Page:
"Panchals have the Brahmanic sanskars, or sacraments and perform their ceremonies according to the Vedic Ritual. Frequent attempts were made in the days preceding British rule to deny them the rights to these Brahmanic privileges; but when the decision of pandits, or religious advisers when referred to, was in their favor." - James Hastings.
Though the Panchals, also known as Vishwakarma Brahmins, held great importance in olden times, some Brahmins refused to accept Panchals as being Brahmins. This refusal led to a feud between the two groups. During Peshwa Brahminical rule, the Panchals suffered much. The Panchals were not even allowed to tie the dhoti - a cloth worn between legs and around the waist - a mark of Brahminical rank.
The Peshwas belonged to the Chitpavan Brahmin caste and were actually late migrants to India, having arrived from the Middle East and Central Asia. The Peshwas competed with the Panchals, who saw themselves as being the original Brahmins and first builders of the Aryan Vedic civilization.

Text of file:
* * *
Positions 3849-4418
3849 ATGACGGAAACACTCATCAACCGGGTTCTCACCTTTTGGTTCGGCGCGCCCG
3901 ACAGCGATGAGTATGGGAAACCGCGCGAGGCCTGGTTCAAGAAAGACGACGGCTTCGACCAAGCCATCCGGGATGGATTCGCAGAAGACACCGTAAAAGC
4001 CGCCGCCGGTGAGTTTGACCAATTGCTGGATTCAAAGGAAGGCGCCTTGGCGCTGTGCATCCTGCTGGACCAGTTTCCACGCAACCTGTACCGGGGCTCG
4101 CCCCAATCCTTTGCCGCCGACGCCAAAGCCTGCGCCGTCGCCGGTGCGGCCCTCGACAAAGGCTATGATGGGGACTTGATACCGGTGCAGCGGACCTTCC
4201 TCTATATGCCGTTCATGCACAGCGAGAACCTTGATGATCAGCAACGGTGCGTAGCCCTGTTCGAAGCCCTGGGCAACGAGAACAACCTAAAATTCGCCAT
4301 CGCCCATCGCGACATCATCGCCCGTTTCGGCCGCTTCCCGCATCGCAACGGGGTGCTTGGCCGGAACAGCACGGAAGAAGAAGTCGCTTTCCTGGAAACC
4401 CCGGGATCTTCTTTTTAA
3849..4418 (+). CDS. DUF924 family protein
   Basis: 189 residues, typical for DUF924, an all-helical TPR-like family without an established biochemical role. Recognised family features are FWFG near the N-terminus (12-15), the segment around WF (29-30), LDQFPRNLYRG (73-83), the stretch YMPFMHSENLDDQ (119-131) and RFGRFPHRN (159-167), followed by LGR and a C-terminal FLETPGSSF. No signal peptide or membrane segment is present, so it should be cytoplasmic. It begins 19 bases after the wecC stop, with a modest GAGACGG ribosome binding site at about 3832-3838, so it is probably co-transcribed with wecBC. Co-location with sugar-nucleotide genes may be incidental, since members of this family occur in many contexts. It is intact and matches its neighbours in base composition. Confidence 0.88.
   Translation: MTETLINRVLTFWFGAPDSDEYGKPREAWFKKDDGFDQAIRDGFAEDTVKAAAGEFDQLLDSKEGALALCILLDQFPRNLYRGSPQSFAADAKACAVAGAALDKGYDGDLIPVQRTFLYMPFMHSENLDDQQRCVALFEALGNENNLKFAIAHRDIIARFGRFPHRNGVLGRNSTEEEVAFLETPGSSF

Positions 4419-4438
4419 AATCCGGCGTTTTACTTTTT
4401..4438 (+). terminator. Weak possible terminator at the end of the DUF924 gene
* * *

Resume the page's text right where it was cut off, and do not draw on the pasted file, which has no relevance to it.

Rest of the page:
Nelson Hindu Law, Page 139-140 states - "The refusal of many castes in ancient times to accept the Brahmins as their pastors and masters would seem to have bred a hereditary feud between castes. The origin and history of the feud at present are wholly unknown but it seem to me to be not improbable that the feud sprang from rivalries and contentions between the supporters and adherents of Brahmins on one hand and those of the goldsmiths and other artificers on the other hand. In south of India the goldsmith’s appear to have strenuously resisted the aggressive supremacy of Brahmans and have, for ages, claimed for themselves the right to be priests and spiritual guides styling themselves as Acharyas (religious teacher) by wearing the sacred thread.